Today I did an experiment together with my supervisor, and after we finished it, I showed him a refrigerator which contained animal carcasses that died during experiments. Then he remarked that we should call a monk to pray for their souls. Earlier this week, we have just planned next year’s project and it turned out that there is a possibility that I will kill hundreds of mice next year. My supervisor then asked me whether I need help to do the whole project. At first actually he asked my lab mate to help me, but then he remembered that my lab mate was a Buddhist so he couldn’t help me. So today was the second time within a week his Buddhist belief came to the surface when we talked.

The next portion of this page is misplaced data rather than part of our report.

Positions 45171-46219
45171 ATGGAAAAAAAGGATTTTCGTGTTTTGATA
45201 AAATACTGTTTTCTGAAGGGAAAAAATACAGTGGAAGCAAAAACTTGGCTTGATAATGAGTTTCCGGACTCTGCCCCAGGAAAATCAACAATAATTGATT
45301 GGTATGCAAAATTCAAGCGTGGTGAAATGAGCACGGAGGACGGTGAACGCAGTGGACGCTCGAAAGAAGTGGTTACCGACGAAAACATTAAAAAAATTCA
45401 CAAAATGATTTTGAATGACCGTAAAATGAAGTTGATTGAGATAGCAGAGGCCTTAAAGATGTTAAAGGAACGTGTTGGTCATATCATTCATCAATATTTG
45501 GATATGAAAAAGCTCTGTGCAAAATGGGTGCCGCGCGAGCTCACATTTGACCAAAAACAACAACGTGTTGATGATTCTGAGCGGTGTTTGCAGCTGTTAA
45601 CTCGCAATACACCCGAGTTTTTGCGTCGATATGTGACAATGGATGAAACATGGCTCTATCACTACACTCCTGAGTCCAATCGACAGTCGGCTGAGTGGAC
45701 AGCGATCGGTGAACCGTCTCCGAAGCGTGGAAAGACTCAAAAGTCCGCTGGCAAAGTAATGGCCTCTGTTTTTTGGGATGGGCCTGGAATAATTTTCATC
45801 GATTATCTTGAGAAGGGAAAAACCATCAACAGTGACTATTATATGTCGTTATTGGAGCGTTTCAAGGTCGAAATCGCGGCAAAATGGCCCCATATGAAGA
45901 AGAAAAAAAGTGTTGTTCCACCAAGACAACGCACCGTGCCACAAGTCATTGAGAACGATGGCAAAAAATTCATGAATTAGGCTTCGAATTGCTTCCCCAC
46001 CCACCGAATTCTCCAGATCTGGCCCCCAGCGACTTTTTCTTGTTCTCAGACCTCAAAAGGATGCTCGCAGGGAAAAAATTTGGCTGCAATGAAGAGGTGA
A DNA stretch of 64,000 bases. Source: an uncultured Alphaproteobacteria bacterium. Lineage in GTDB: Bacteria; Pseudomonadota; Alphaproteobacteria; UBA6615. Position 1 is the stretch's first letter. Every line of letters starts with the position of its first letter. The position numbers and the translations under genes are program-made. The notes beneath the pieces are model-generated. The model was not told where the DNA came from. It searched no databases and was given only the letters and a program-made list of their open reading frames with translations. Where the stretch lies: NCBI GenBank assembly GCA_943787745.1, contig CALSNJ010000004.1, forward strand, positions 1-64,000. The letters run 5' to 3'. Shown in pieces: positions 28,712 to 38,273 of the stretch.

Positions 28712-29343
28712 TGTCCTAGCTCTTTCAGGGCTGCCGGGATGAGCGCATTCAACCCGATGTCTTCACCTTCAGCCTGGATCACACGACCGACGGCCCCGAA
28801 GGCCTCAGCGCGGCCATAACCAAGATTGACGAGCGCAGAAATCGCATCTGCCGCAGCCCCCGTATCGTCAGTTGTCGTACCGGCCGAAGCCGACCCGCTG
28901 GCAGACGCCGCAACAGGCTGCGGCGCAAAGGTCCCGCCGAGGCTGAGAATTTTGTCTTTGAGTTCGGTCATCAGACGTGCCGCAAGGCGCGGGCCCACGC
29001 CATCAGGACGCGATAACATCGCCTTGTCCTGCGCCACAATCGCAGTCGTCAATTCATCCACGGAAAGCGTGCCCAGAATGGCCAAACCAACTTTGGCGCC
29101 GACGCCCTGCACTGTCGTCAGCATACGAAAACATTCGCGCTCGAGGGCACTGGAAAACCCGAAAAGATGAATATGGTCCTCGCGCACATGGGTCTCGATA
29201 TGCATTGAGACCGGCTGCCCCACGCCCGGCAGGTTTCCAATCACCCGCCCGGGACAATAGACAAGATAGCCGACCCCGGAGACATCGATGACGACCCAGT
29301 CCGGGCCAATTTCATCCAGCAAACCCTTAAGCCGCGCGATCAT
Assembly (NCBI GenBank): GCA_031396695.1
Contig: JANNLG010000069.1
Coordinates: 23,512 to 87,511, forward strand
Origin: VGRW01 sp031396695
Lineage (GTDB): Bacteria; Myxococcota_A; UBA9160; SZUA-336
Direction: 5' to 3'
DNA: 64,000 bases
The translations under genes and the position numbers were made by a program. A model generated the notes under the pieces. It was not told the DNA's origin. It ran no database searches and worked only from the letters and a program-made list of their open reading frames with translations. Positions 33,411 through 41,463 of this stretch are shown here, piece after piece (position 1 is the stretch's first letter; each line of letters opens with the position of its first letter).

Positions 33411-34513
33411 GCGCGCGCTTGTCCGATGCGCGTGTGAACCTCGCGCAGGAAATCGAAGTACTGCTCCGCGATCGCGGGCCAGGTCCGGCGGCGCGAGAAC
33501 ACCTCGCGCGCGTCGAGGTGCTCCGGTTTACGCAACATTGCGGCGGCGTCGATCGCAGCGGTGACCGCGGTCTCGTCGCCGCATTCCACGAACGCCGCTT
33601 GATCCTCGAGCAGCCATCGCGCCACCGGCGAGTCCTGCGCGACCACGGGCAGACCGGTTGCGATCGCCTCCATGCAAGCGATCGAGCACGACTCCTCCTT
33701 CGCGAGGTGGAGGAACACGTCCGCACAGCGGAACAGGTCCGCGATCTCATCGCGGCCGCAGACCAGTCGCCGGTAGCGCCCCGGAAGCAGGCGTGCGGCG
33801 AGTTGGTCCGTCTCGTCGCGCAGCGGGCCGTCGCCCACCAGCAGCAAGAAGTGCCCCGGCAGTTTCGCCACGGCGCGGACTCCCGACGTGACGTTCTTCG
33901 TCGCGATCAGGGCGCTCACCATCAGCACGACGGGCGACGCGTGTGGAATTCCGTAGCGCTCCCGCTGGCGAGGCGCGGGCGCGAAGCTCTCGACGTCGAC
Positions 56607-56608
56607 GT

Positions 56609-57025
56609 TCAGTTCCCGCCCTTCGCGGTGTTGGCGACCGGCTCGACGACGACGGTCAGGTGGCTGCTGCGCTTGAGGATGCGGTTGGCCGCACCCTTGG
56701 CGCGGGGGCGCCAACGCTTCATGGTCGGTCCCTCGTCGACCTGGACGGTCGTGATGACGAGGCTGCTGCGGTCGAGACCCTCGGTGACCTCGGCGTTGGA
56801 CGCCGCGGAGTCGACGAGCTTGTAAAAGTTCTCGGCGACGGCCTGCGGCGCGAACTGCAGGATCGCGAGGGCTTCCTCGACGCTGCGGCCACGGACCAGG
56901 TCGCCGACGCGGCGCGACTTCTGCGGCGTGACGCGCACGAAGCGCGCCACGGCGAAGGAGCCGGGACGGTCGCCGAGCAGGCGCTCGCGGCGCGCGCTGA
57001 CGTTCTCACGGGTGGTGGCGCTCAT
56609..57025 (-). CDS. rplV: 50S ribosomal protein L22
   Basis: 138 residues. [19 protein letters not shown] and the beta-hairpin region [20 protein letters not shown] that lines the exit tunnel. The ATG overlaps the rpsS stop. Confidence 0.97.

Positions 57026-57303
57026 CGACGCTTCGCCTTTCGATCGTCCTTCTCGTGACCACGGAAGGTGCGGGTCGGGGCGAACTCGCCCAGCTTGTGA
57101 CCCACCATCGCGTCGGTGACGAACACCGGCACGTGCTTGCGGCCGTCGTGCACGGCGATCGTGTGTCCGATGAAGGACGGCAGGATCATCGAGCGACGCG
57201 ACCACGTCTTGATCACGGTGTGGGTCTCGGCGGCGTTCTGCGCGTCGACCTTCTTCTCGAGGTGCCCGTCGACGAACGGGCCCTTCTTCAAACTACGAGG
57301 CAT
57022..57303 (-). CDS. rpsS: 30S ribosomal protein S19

Indeed, I think he must, to some degrees, deny himself when we did this project, since it involved killing animals, which was contrary to Buddhist belief. And, to think about it, our team used a Christian (that’s me!) to do the dirty work. Not to say that every Christians would agree that we could kill animals for research, though. There will be some Christian groups which object animal use in research (random search in Google resulted in an example of such groups). But I guess the major position would be to sanction such usage. Indeed, perhaps it is assumed that we can use animals in research. We just don’t question about it anymore. That’s why these conversations with my supervisor are good to stimulate a re-assessment of my own position. And I believe that’s what interaction with other beliefs should do. It will deepen your conviction, in some cases, but it can certainly mutate your earlier position in others. And anyway belief is not static; it is dynamic. Six or seven years ago, what I called ‘we’ would be the Buddhists, unlike today, which would mean the Christians. Shall I say, semper reformanda?